Maria and Robert invested in a universal life insurance policy. Their life agent showed them that they could use the policy when the second of them died, to pay off all the taxes that their investments and RRSPs would create. They could transfer their whole estate - intact - to their children. All they needed was 5 payments totaling 50% of the face value of the policy. Growth in the investments would look after the rest. After they retired, the markets "corrected". Their agent told them they had to put more money into the policy, or the policy would terminate. Money they did not have. How could this happen?
Face or fund
Maria and Robert wanted to have a specific death benefit. This was not just a growth investment. So they chose a policy option that charged them for insurance only if their investment fund was less than the death benefit, or face value. As their fund grew, the insurance company only charged them for the cost of insurance that was the face value less the fund value. As the fund grew, this difference would disappear.
At the beginning of discussions before they bought the policy, the life agent presented them with an illustration to show 5 annual payments. The growth in the investments paid the premiums and built up a profit that became greater than the face value of the death benefit.
In fine print, the illustration said that these projections were not guaranteed. Nowhere did the illustration show what happened if the investments dropped in value during a market downturn. The illustration showed the returns of the best equity funds, not the long term interest rates the insurance company guaranteed.
With the guaranteed rates, the policy would not grow to reach the necessary death benefit. Maria and Bill were not told this.
A race against time
To create the best chance to grow the investment fund, the agent recommended a YRT, or yearly renewable term, cost of insurance option. This reduced the cost of insurance in the early years, allowing more of the premium to be invested. But, the rates rose when Maria and Bill aged. This meant that the investments had to rise to the face value of the death benefit before the rising COI cannibalized the funds invested.
Worse, when the markets dropped in the first years of the policy, the fund that remained after paying the cost of insurance had to earn 10% returns, and then 15% returns, to meet the goals of the illustration.
Charges to the invested fund
Maria and Robert were also not told that their invested funds tracked a pool of stocks and bonds. They did not own those securities. Worse, the insurance company charged them with a 3% fee to participate in this tracking investment. While the Canadian Stock Market did rise by 6% annually - on average - they would only get 3% of that after fees. And this was not enough to meet the goals in the illustration.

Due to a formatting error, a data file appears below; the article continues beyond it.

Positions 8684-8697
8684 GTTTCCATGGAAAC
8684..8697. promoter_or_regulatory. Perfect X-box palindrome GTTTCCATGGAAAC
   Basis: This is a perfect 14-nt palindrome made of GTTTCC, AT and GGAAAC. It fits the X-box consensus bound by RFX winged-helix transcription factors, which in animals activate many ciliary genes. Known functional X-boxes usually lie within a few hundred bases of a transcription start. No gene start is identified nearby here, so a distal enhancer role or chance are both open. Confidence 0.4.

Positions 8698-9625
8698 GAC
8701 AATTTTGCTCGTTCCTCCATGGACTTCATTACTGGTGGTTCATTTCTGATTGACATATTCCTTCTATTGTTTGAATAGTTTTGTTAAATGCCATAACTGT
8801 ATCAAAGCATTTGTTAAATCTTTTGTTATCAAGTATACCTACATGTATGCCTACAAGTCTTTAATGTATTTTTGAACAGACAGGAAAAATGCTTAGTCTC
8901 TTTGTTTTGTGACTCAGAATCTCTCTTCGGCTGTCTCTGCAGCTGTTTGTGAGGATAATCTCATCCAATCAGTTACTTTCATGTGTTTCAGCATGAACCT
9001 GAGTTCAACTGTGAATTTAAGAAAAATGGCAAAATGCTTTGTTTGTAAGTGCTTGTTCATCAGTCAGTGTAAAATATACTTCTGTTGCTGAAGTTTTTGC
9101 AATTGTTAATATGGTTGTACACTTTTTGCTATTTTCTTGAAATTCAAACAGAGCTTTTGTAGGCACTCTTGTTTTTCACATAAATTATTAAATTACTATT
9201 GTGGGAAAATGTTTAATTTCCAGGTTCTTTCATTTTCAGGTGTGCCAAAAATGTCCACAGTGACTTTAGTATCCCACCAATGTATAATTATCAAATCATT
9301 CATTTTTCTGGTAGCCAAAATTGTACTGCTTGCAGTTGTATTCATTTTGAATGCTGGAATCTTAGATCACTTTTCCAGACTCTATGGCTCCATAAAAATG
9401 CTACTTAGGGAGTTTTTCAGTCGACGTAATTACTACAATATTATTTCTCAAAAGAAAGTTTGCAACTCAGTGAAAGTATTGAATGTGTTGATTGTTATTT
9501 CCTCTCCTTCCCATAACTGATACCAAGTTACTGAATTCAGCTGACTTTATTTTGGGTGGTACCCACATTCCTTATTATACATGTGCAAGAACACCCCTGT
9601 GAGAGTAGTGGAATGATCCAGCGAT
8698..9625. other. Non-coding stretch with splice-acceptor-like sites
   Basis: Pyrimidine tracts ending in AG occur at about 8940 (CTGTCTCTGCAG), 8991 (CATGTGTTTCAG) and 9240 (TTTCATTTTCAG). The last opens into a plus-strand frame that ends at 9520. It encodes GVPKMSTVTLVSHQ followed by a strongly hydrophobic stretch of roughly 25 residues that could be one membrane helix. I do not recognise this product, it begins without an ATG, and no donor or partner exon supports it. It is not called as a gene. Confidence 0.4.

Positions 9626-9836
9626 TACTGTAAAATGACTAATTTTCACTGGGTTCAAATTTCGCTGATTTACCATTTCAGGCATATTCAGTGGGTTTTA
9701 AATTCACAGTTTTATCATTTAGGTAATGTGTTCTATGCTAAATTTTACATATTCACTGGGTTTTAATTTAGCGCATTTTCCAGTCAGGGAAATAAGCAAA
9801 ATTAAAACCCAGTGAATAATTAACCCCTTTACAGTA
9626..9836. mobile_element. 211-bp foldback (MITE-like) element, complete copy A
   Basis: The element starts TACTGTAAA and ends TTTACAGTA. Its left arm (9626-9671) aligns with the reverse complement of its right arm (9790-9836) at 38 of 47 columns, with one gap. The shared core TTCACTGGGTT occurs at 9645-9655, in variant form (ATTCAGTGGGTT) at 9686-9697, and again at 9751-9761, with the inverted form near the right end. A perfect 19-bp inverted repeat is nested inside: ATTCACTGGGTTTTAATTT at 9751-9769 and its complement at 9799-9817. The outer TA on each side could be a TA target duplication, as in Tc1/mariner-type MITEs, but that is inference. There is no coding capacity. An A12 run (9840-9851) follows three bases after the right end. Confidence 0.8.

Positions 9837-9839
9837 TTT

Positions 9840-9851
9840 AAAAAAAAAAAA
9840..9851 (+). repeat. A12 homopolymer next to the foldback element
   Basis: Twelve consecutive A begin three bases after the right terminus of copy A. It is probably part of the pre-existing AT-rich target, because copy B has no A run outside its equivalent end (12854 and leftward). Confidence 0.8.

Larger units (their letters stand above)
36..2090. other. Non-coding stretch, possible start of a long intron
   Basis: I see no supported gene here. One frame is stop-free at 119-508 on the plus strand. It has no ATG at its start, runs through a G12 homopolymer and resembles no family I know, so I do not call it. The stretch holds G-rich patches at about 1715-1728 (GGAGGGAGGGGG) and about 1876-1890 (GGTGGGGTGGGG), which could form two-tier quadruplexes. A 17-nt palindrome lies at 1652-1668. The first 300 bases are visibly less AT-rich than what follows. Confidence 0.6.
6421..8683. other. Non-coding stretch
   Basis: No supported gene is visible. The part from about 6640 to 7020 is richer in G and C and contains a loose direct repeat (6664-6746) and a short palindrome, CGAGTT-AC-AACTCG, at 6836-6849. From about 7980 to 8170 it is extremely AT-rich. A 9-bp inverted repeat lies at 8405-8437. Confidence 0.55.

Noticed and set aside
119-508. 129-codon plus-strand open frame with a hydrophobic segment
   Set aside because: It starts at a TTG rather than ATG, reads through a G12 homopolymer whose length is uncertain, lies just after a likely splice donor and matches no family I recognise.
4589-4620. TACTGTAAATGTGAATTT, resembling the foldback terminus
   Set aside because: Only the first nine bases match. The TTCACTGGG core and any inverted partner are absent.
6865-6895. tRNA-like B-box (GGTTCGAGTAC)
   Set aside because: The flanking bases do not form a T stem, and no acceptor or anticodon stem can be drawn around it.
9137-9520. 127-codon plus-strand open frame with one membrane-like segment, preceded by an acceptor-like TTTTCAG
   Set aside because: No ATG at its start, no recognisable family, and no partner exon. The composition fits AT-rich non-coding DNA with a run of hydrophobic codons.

The only guarantee is compensation to the agent and insurer
Maria and Robert saw that their fund was not growing as they expected. They called their agent. They wanted to get out of the deal. Their agent told them that the cash surrender value was only half of what they had left in the fund. This was because the insurance company charged a penalty to quit earlier than 10 years. This assured the company it would recoup all that it had paid to the agent, and keep a profit for itself. Maria and Bill were trapped, indeed.
The bottom line
Sometimes, people like Maria and Robert are best off to let their estates pay the taxes on their deaths. No one wants to pay taxes, but the government makes it tough to avoid them. Life insurance appears to offer an out - but that appearance comes at a cost and with risks. It seems that Maria and Bill were not told either the true costs or the extent of the risks. They wished they had never met either the agent or the company whose interests the agent was advancing.
If you or people you know have run into a situation like this, you should consult a lawyer familiar with life insurance issues. At MBC Law Professional Corporation, we know this area. Better, we have a track record of getting compensation for clients who have suffered losses in life insurance cases.
If you have a claim because of the poor advice or performance of a life insurance agent, contact the experienced lawyers of the Financial Loss Advisory Group of MBC Law Professional Corporation. For more information, visit www.lifeclaimdenied.ca.
Harold Geller is a founding member of the FLAG, the Financial Loss Advisory Group of MBC Law Professional Corporation. He is often consulted by regulators and consumers organization about life insurance industry issues.